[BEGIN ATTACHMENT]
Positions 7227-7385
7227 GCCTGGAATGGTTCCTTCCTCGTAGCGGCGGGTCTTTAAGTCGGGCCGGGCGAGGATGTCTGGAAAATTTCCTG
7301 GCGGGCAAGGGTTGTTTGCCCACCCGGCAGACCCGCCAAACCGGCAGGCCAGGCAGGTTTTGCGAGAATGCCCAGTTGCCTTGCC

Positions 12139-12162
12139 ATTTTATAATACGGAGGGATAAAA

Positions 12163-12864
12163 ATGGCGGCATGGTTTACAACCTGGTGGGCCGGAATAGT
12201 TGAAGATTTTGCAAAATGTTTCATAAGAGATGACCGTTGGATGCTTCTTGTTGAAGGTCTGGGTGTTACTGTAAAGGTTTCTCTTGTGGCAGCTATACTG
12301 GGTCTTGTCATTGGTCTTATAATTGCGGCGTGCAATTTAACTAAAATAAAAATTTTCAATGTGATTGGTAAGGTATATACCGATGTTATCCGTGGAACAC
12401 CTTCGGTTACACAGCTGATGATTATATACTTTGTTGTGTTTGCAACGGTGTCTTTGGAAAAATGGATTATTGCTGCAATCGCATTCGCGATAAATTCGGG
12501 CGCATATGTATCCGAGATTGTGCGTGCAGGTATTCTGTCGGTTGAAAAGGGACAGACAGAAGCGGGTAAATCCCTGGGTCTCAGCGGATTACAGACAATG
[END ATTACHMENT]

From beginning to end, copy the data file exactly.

Positions 7227-7385
7227 GCCTGGAATGGTTCCTTCCTCGTAGCGGCGGGTCTTTAAGTCGGGCCGGGCGAGGATGTCTGGAAAATTTCCTG
7301 GCGGGCAAGGGTTGTTTGCCCACCCGGCAGACCCGCCAAACCGGCAGGCCAGGCAGGTTTTGCGAGAATGCCCAGTTGCCTTGCC

Positions 12139-12162
12139 ATTTTATAATACGGAGGGATAAAA

Positions 12163-12864
12163 ATGGCGGCATGGTTTACAACCTGGTGGGCCGGAATAGT
12201 TGAAGATTTTGCAAAATGTTTCATAAGAGATGACCGTTGGATGCTTCTTGTTGAAGGTCTGGGTGTTACTGTAAAGGTTTCTCTTGTGGCAGCTATACTG
12301 GGTCTTGTCATTGGTCTTATAATTGCGGCGTGCAATTTAACTAAAATAAAAATTTTCAATGTGATTGGTAAGGTATATACCGATGTTATCCGTGGAACAC
12401 CTTCGGTTACACAGCTGATGATTATATACTTTGTTGTGTTTGCAACGGTGTCTTTGGAAAAATGGATTATTGCTGCAATCGCATTCGCGATAAATTCGGG
12501 CGCATATGTATCCGAGATTGTGCGTGCAGGTATTCTGTCGGTTGAAAAGGGACAGACAGAAGCGGGTAAATCCCTGGGTCTCAGCGGATTACAGACAATG